A few days later he came to see me. His eyes filled with tears as he told me of his experiences during his early-morning devotional time. He served wonderfully as a servant of the Lord and completed an honorable mission. His wife recently told me that he continues to rise early to have private time with his Heavenly Father.
I taught this same principle to each of the missionaries over whom I had the privilege to preside. I was concerned that we were not doing all we could to bring the light of the gospel to the Hawaiian people. Within a relatively short time after the missionaries started this practice, the number of referrals we received from members increased, teaching opportunities went up, and the number of baptisms in our mission doubled and then tripled. All of this happened because the missionaries’ efforts were magnified by power of the Holy Spirit.
I know from personal experience the spiritual power that can flow into your life if you follow this practice. You will feel the love of God and a cleansing, purifying regeneration of your spirit (see 1 Nephi 11:22–25; D&C 50:28–29). You will experience moments of revelation, when the Spirit whispers to your spirit what you need to do to be a better father, a better mother, a better son or daughter, a better disciple of Jesus Christ.
I know a good member of the Church who has a successful marriage and six beautiful children. She is trying to be the best companion she can be to her husband and the best mother she can be to her children. She is an effective Young Women leader in her ward. But sometimes she feels she isn’t good enough. She becomes discouraged and feels an emptiness of soul.
She came to me one day with her husband and described the powerlessness she feels at such times. She had discussed her concern with her priesthood leaders and especially her husband but had yet to find relief. I suggested that after her husband left for work and their children were in school, she find a place in her home and there reverently and humbly visit with Heavenly Father. I suggested that she express her gratitude to God for her blessings and then wait for His holy inspiration. She committed to do this daily.
Sometime later I received a letter from her. She said that as she went to her knees in those quiet moments each day and dropped her burden at Heavenly Father’s feet, He took her concerns away. She felt of her great worth to Him and learned more of “the healer’s art”4 as He healed her soul.
As we use daily devotional time to gain greater spiritual strength, we will be blessed to better understand Heavenly Father and the Savior and His Atonement. We will taste of “the goodness of Jesus” (Mormon 1:15). We will feel “with exceedingly great joy” (1 Nephi 8:12) the power of His eternal love. We will come to love the Savior even more for what He did for us during His mortal ministry—particularly in Gethsemane, on the cross, and in the Resurrection—and for what He continues to do for us today (see John 6:51; Alma 7:11–12).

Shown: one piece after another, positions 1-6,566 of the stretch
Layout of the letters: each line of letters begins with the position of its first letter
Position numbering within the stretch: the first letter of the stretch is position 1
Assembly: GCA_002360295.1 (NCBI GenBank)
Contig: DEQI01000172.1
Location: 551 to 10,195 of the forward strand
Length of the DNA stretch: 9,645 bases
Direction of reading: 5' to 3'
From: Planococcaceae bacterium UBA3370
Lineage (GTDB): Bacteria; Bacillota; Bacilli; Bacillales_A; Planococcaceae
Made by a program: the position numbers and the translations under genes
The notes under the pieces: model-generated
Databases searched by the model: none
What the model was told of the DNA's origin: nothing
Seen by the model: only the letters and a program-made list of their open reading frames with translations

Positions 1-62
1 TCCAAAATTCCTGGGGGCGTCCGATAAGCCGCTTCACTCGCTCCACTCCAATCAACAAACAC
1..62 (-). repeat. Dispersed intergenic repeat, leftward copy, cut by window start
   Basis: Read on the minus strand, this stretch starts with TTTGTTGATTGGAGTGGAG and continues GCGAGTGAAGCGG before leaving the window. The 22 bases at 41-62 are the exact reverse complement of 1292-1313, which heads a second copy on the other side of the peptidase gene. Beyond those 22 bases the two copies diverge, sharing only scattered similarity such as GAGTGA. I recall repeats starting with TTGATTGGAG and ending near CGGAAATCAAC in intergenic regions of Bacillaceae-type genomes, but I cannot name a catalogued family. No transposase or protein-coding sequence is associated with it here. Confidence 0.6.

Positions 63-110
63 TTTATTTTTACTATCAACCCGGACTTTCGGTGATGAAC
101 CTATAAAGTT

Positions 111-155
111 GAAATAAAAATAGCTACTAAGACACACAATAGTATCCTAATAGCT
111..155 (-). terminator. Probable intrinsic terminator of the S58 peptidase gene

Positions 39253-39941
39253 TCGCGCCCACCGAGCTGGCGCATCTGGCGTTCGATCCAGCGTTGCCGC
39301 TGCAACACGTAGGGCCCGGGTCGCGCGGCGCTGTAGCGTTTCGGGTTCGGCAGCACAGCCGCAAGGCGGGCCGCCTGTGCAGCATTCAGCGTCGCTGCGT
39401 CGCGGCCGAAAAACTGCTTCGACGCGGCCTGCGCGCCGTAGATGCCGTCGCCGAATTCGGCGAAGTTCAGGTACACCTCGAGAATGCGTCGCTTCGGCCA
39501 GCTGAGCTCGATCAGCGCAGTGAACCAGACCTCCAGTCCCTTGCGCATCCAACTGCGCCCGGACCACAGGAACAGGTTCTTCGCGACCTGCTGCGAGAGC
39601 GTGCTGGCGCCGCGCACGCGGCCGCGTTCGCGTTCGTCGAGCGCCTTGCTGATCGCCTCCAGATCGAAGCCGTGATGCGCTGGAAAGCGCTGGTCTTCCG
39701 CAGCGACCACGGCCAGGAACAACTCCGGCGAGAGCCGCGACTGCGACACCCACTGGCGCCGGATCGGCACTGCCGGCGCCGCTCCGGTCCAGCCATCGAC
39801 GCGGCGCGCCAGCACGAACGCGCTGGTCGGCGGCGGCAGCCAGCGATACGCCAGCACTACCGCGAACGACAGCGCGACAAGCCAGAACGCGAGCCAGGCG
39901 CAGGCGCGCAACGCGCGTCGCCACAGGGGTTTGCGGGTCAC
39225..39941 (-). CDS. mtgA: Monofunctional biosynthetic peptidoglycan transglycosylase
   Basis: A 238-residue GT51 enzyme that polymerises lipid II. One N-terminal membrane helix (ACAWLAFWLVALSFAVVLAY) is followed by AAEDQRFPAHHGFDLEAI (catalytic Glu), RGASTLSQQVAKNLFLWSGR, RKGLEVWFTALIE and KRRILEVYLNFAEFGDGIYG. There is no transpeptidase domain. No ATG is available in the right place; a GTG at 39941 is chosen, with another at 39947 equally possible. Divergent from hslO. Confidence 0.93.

A number of years ago, Elder Melvin J. Ballard (1873–1939) of the Quorum of the Twelve Apostles had an experience while visiting the Fort Peck Indian Reservation in Montana, USA. At the time, he needed inspiration and strength to help the people in that community.
One night he had a dream in which he was ushered into a room, where he saw “the most glorious being I have ever conceived of, and was taken forward to be introduced to Him. … He smiled, called my name, and stretched out His hands toward me. If I live to be a million years old I shall never forget that smile. He put His arms around me and kissed me, as He took me into His bosom, and He blessed me until my whole being was thrilled. As He finished I fell at His feet, and there saw the marks of the nails; and as I kissed them, with deep joy swelling through my whole being, I felt that I was in heaven indeed. The feeling … then was: Oh! If I could … go into His presence and receive the feeling that I then had … , I would give everything that I am and ever hope to be!
“I know—as I know that I live—that He lives.”5
I don’t know if you will have that same kind of experience in this life. But I do know that if you continue to meet daily with Heavenly Father in the private chambers of your home, you will come to know Him and our Savior in ways you couldn’t otherwise (see 3 Nephi 19:16–23, 25–29). May you do so and have the heavens open to you in whatever glorious ways your Heavenly Father has prepared for you.